Relating to the rest of the slides in our lecture, the use of Games become an enormous platform for various amounts of civic and political activism. Big examples are things such as The World of Warcraft and other games such as Arkham Assylum, which was one of the top grossing comic book games that came from Batman. This implies how activism and political views can take place in a virtual environment.
Other examples are tv shows such as Family Guy, South Park and Saturday Night Live, as they are communicating current views and affairs through satirical play, rather than traditional journalism. This is the perfect example or alternative views as it has the ability to engage to a larger audience, and brings a light to heavy situations. ‘Play’ is now one of the most powerful forms of teaching, and examples of this goes back to centuries ago that exist today in activities such as playing dress up or having tea parties as infants.
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He concludes with an important question that he asks his audience: (When it comes to social media and the play of transmedia storytelling) ‘shouldn’t we bring it to the classroom?’ Surely it is varied and educational enough to be the best resources. Continuity Vs. Multiplicity is to thank for this. Fan participation (in relation to activism and to express views) has changed the world, and the power of social media is one of the key ingredients as to why.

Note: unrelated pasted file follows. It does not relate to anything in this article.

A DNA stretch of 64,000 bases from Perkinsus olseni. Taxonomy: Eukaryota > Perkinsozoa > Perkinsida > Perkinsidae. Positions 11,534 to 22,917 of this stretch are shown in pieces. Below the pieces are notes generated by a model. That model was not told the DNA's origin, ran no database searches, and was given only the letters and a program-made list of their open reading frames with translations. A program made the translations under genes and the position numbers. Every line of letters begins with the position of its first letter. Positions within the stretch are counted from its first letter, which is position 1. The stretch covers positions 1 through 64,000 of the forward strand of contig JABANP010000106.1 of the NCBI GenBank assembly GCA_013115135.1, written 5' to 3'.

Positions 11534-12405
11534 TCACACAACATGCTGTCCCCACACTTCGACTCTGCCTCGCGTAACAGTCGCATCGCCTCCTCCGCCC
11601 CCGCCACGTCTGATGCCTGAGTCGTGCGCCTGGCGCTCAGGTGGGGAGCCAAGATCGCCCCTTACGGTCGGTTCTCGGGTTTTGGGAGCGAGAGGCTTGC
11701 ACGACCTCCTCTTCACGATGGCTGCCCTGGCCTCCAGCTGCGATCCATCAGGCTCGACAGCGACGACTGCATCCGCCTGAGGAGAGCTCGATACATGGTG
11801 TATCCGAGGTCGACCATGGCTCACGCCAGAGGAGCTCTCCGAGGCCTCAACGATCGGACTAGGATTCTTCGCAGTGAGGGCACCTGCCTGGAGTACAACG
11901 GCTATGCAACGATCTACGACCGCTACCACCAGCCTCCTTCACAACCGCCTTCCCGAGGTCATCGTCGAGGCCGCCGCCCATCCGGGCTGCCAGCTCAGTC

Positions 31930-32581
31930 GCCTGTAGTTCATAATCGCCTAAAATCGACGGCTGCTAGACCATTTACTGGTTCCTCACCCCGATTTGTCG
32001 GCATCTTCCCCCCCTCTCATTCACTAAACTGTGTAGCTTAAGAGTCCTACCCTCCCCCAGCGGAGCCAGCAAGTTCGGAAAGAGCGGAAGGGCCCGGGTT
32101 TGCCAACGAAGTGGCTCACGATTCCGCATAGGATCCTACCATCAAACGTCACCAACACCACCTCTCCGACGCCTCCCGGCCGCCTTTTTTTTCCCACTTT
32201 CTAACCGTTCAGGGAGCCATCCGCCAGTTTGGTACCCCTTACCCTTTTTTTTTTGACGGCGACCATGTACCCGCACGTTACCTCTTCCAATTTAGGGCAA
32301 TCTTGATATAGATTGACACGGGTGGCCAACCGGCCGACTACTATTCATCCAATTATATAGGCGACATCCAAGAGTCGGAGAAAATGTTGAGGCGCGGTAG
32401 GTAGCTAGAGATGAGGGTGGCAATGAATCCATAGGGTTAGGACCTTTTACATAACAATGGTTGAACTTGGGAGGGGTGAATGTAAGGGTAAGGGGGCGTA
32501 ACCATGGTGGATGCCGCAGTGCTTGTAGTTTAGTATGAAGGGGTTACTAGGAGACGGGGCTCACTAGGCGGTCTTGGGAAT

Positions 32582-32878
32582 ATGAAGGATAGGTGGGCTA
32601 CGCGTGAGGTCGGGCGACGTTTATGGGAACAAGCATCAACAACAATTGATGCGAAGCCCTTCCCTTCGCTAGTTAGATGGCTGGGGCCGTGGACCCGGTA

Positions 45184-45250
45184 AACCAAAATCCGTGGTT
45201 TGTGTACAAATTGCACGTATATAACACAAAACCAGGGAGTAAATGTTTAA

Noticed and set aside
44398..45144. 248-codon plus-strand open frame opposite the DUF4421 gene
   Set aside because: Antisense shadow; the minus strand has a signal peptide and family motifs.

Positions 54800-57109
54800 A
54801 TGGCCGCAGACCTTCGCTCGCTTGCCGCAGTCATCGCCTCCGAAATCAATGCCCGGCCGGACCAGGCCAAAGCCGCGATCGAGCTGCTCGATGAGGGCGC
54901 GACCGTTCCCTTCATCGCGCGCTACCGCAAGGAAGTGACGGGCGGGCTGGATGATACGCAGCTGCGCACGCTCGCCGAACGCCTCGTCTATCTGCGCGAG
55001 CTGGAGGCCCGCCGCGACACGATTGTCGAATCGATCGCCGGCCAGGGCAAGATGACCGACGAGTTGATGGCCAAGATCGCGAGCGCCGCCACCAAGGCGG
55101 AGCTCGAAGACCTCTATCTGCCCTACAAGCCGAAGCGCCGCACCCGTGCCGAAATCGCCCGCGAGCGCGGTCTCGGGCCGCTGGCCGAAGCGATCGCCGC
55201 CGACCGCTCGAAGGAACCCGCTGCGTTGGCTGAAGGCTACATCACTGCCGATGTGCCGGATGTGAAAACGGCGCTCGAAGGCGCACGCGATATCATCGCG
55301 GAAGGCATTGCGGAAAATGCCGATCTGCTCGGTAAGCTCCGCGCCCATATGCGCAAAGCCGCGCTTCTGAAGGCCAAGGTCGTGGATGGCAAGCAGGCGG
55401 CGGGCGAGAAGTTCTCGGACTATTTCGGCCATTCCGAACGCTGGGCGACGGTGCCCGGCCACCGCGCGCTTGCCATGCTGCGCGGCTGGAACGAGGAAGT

(source: screenshot from TEDxNYED talk https://www.youtube.com/watch?v=AFCLKa0XRlw)
Answering the questions for this weeks lectures goes as follows:
- One of the main Contemporary transmedia worlds that fascinate and influence me would undeniably be Disney. Disney characters have such a large impact on the world, especially from a very young age. We are brought up with cartoons, and for example, Disney princesses and heroes become our idols. We create this distinct bond with them as they are personified as being independent, strong and beautiful. Many examples of how this has influenced the world is shown through characters at Disneyland, cosplay and through varying means of social activism and satirical variations of this.
- They continue to be transformed into many dfferent areas such as newer releases of the original stories and cartoons, turned into different movies, prequals, games and much more that can relate to a larger audience of many ages. Disney is designed to relate to the people. Not being too immature or too mature. If you look at some of the stories closely, the hold heavy issues (as they originally come from dark and twisted tales) that are displayed through light hearted and beautiful cartoons paired with music that is easy on the ears.
(source: http://www.comicvine.com/disney-comic-hits-7-pocahontasnatures-way/4000-141879/, source for featured image: http://www.comiccollectorlive.com/LiveData/Issue.aspx?id=f381cf00-1c4d-4b6f-a618-8da35345e3a1 )